Visual storyteller Zanny Begg will showcase an eclectic range of video installations titled These Stories Will be Different at the Devonport Regional Gallery, opening today, Friday, 3 June.
Curated by UNSW Galleries, the exhibition brings together the artist’s most significant video installations, including City of Ladies (with Elise McLeod, 2017), The Beehive (2018) and Stories of Kannagi (2019).
Convention and Art Centre Director Geoff Dobson said while Begg’s videos tell stories, they also challenge the conventions of storytelling.
“Begg’s work invites you to see the world differently by drawing on ancient literary traditions, non-linear timeframes, and computer-generated randomisation,” Mr Dobson said.
“These Stories Will Be Different brings together a fascinating series of works that reimagine a medieval feminist utopia, probe the unsolved murder of a high-profile anti-gentrification campaigner and explore the connections between love, loss, and language in migrant communities in Australia.”
Born in 1972 in Melbourne and now living in Bulli, on Dharawal land on the south coast of New South Wales, Begg’s practice incorporates film, drawing and installation.
The award-winning artist and filmmaker whose work has been exhibited widely in Australia has an interest in exploring contested histories. Begg has a PhD in Art Theory from UNSW and is on the Artist Advisory Board for the Museum of Contemporary Art Australia.
She was the winner of the 66th Blake Prize Established Artist Residency in 2021, one of six artists selected for the ACCA Open commission in 2020, and was recipient of the inaugural 2018 ACMI + Artbank Commission, supporting artists working at the nexus of art and film.
“All my work has been about ways of living and inhabiting the world … how we can live in the world differently. I am not sure if art alone can create a different world – but it can help us see how one could come into existence, and the ways in which we can contribute to this process,” Begg said.
Curated by UNSW Galleries, Sydney and touring nationally in partnership with Museums and Galleries of NSW, These Stories Will be Different will tour from 2022 to 2023 visiting Redland, Shoalhaven, Devonport, Wagga Wagga, Hobart, Tamworth, Swan Hill, Port Macquarie, Mackay, and Kalgoorlie.
“Zanny Begg is an unparalleled visual storyteller. Her works present kaleidoscopic impressions of people and events through interviews, performance, and computer-generated re-sequencing that make the experience of viewing her work endlessly fascinating,” Director of UNSW Galleries José Da Silva said.
About the works:
The City of Ladies (2017) is a video installation produced in collaboration with director Elise McLeod. It takes inspiration from The Book of the City of Ladies, written in 1402 by France’s first professional female writer, Christine de Pizan that imagined a utopian city built, populated, and governed by women. Begg and McLeod developed the work with a group of young Parisian feminists who explore life for women in contemporary Paris. Aspects of Pizan’s book weave through the work, conveying the persistence of misogyny and feminist modes of resistance. The non-linear form of the work is created by an algorithm that randomly combines more than 50 sequences to create over 300,000 possible story variations.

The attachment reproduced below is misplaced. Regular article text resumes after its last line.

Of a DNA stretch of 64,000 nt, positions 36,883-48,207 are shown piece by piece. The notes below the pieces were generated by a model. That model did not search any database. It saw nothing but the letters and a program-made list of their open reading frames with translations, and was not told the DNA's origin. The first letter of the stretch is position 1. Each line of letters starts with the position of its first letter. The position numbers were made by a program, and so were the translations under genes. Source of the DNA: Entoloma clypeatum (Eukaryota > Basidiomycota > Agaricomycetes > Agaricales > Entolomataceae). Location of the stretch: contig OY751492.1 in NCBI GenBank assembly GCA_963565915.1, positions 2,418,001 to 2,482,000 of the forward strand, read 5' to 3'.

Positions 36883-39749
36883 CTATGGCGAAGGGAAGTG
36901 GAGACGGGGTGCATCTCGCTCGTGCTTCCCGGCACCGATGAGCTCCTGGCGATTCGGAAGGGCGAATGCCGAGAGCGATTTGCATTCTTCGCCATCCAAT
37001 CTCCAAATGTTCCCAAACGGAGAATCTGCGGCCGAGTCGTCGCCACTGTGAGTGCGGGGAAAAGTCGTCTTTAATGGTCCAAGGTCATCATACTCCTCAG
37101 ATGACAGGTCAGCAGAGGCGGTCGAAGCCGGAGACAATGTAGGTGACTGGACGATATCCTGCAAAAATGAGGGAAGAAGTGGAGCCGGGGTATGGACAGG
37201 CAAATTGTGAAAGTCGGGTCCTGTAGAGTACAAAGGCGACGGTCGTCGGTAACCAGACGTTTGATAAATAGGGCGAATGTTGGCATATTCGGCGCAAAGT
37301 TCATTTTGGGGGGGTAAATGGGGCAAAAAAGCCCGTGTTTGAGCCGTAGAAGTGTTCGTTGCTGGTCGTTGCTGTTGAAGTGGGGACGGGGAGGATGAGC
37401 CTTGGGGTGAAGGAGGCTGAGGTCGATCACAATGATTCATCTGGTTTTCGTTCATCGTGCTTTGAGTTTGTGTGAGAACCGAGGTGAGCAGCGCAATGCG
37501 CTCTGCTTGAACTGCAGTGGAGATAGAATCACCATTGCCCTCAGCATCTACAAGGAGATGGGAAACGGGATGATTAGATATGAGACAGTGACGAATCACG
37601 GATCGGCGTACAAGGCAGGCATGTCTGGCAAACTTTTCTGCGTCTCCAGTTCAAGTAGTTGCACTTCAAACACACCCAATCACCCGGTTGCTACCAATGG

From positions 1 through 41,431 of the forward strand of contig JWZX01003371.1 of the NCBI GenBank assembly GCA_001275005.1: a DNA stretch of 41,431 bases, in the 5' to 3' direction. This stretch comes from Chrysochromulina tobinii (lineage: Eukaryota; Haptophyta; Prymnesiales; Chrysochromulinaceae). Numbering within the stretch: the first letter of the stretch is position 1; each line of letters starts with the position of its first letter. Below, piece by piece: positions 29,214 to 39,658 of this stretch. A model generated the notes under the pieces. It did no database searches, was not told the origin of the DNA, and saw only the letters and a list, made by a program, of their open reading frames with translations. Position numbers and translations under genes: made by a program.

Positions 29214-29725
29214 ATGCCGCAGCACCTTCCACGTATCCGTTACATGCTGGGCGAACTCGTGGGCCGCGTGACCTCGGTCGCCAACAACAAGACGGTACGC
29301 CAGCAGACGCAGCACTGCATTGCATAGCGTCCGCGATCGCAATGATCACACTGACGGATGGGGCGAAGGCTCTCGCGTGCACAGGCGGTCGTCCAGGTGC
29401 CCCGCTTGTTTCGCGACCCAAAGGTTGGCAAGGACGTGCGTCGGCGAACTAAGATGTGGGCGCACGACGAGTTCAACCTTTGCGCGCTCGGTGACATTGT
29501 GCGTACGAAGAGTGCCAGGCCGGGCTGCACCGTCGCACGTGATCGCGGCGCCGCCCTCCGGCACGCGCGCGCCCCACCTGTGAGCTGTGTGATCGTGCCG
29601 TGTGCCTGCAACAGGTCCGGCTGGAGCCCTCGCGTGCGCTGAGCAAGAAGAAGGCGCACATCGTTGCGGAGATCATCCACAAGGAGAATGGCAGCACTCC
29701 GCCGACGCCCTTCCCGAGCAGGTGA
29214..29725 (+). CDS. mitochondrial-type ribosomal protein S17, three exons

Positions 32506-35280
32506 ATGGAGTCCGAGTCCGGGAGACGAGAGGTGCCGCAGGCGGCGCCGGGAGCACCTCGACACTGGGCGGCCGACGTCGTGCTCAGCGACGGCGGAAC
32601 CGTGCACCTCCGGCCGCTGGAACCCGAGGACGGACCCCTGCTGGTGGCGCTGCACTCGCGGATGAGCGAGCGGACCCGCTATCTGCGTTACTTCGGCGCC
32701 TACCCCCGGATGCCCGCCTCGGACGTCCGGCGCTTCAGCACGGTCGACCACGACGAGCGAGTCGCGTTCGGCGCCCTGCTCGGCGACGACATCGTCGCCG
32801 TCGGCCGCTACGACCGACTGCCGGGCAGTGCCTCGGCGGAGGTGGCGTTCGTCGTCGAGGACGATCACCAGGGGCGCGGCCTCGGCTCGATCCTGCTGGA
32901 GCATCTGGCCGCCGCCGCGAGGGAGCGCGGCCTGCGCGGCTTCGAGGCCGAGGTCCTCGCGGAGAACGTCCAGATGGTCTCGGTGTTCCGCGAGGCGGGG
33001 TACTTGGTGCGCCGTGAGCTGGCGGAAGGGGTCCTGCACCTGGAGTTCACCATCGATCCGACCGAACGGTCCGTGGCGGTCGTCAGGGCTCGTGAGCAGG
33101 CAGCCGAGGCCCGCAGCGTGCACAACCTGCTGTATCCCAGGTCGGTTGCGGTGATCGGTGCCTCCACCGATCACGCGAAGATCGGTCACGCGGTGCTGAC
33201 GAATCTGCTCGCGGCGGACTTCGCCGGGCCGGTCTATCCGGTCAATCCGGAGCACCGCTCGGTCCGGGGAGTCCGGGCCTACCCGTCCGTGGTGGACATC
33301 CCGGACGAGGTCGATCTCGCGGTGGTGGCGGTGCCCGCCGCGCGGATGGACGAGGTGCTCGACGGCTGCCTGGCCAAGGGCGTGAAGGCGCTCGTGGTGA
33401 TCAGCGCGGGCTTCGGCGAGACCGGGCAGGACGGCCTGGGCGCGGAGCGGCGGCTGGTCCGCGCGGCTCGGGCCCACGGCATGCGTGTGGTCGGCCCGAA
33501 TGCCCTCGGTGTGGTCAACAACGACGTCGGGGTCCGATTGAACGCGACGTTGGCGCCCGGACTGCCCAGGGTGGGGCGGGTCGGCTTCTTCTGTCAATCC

The Beehive (2018) explores the unsolved murder of Sydney anti-gentrification campaigner and glamorous style icon Juanita Nielsen. Nielsen campaigned against the violent eviction of tenants from Kings Cross and Potts Point, who were being pushed out to make way for apartment blocks. On July 4, 1975, Nielsen was last seen entering a venue managed by one of Sydney’s most notorious crime bosses. Her body has never been found; her murderers never charged. The Beehive uses an algorithm to create a randomised non-linear video installation that allows multiple versions of the story to unfold. There are over 1344 versions of the film, and each viewing offers a unique insight into this unsolved mystery.
Stories of Kannagi (2019) explores the impacts of colonisation and civil war on Tamil communities living outside of Sri Lanka by looking at interrelated issues of love, language, and storytelling. The film reimagines the 2000-year-old story of Kannagi, a young woman who is forced into exile by her husband’s misdeeds yet defends him against injustice in their new homeland. Initiated by Jiva Parthipan and created in collaboration with members of the Tamil community in Western Sydney, Stories of Kannagi features three Tamil writers based in Australia who, like Kannagi, use language as a form of resistance: Niromi de Soyza, Shankari Chandran and Srisha Sritharan.
These Stories Will Be Different opens at the Devonport Regional Gallery on Friday, 3 June at 6pm and will be on display until 9 July 2022.